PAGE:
Shire already has two approved drugs for that condition, ringing up nearly $1 billion a year in sales, including a compound it acquired when it bought ViroPharma Inc. in 2013.

But the Dyax drug, an injectable biologic that works to prevent the disease and has proved effective for more than 90 percent of patients in clinical studies, is projected to generate peak sales of $2 billion annually if approved by US regulators. That approval would trigger an additional Shire payment to Dyax shareholders of about $646 million.

Ornskov called the Dyax experimental drug “probably the most efficacious product in the category and clearly a breakthrough” that could expand the market for HAE treatments.

Dyax, which went public in 2000, already has one drug on the market, sold under the brand name Kalbitor, treating a smaller patient population suffering from an acute form of the disease. That drug and two from rival drug makers Valeant Pharmaceuticals and CSL Behring, along with Shire’s own medicines, could lose sales to DX-2930.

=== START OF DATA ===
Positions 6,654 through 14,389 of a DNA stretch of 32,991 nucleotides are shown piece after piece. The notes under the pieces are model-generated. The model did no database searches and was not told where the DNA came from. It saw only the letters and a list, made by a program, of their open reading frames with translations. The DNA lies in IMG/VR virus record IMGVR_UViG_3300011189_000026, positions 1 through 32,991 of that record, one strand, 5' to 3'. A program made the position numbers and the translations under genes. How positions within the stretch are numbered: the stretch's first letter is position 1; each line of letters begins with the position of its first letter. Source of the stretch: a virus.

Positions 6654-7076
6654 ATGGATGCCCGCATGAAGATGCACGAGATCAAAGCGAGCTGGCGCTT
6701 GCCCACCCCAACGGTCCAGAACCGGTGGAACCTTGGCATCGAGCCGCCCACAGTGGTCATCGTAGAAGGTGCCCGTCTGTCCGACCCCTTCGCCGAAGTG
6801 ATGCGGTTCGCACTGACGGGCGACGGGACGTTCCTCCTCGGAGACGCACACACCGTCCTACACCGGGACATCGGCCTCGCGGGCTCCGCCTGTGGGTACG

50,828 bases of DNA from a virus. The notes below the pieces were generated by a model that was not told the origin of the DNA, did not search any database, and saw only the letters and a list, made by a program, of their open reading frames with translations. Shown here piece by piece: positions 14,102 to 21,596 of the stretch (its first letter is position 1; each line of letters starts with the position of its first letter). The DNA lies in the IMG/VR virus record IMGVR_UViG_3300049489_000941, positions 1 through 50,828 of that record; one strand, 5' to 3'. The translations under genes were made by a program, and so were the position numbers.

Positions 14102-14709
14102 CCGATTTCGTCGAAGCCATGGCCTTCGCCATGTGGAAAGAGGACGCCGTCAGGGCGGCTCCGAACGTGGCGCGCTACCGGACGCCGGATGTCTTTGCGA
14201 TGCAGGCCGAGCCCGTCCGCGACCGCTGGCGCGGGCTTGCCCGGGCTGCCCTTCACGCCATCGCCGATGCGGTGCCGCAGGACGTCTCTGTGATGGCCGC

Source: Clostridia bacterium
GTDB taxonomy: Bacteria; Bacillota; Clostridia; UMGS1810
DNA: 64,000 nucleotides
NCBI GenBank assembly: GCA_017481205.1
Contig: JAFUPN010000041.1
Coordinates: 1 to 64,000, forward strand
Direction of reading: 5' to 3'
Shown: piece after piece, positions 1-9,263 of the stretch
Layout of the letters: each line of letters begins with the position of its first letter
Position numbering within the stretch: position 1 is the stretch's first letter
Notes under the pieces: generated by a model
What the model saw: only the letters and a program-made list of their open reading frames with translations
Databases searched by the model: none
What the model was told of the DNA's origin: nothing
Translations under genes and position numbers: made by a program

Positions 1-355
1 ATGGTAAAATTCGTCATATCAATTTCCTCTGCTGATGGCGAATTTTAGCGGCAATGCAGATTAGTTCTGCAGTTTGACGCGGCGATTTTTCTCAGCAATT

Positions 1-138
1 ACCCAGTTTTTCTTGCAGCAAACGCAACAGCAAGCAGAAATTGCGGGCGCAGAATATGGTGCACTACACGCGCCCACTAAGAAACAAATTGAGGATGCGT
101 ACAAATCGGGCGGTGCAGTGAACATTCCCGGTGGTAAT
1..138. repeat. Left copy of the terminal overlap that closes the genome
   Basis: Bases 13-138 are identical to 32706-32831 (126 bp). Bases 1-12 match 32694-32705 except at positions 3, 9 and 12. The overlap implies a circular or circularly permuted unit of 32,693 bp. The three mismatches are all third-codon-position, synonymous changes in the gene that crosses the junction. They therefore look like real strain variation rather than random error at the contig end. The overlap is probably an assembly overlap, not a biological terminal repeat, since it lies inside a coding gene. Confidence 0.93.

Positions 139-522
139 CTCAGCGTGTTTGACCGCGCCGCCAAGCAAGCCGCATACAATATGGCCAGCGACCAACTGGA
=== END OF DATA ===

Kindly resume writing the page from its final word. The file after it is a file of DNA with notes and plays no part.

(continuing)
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Gustav A. Christensen, chief executive of Dyax, declined through a spokesman to discuss the acquisition. The companies have not said what role, if any, he will have with Shire after the buyout.

In the conference call with analysts, Christensen said the Shire deal “represents a substantial return to our shareholders.”

Other biopharma companies have also been working on HAE therapies but Shire is eager to become the leading players in that niche, analysts said.

The deal with Dyax “makes complete sense to us given Shire’s capabilities in [the] area and threat of competition,” Aaron “Ronny” Gal, senior analyst for the financial firm Sanford C. Bernstein and Co. in New York, wrote in a note to investors.


Robert Weisman can be reached at robert.weisman@globe.com. Follow him on Twitter @GlobeRobW.